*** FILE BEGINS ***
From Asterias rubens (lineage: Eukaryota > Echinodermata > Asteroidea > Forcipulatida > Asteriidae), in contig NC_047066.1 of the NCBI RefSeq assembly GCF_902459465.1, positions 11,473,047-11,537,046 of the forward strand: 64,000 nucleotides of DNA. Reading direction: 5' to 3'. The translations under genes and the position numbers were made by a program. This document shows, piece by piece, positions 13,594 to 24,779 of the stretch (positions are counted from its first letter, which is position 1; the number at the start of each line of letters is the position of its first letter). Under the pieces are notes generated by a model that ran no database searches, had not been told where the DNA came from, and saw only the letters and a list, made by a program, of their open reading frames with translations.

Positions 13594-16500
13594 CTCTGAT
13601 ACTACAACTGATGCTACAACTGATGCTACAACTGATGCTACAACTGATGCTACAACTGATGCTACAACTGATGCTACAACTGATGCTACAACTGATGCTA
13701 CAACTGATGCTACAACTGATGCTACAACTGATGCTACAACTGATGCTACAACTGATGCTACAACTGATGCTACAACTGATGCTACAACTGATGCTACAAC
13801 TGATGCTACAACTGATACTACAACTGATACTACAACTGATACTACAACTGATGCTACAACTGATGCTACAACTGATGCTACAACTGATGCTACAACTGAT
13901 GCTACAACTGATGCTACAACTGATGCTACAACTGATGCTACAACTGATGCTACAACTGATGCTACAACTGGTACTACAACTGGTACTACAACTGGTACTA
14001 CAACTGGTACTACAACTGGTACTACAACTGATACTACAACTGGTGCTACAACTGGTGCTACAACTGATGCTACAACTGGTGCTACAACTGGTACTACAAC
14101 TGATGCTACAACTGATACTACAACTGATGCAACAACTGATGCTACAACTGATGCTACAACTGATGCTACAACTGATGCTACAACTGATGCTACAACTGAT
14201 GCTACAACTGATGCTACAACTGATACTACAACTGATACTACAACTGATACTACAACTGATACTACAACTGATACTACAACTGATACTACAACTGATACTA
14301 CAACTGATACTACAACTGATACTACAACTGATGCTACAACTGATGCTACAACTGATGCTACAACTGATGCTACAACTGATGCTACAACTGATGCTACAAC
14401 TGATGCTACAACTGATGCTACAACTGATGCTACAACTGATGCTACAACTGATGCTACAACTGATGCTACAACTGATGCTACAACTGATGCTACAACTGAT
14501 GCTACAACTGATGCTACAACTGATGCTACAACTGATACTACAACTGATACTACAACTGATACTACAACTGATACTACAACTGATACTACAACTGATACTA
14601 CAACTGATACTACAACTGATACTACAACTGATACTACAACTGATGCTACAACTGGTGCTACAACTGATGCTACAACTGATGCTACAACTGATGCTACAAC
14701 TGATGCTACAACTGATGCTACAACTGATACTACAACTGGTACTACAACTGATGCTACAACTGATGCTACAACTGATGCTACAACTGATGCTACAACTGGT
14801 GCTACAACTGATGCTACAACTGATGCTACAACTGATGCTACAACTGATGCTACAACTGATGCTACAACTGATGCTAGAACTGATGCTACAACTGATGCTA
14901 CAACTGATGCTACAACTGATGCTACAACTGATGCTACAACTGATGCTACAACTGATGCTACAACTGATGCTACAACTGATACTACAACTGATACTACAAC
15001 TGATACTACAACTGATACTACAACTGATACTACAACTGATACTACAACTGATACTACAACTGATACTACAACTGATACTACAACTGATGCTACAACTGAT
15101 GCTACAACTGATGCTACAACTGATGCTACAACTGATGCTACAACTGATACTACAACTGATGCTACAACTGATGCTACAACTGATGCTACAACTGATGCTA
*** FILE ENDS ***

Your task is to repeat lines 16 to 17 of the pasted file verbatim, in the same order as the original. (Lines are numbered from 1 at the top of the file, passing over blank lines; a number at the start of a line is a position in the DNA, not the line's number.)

14801 GCTACAACTGATGCTACAACTGATGCTACAACTGATGCTACAACTGATGCTACAACTGATGCTACAACTGATGCTAGAACTGATGCTACAACTGATGCTA
14901 CAACTGATGCTACAACTGATGCTACAACTGATGCTACAACTGATGCTACAACTGATGCTACAACTGATGCTACAACTGATACTACAACTGATACTACAAC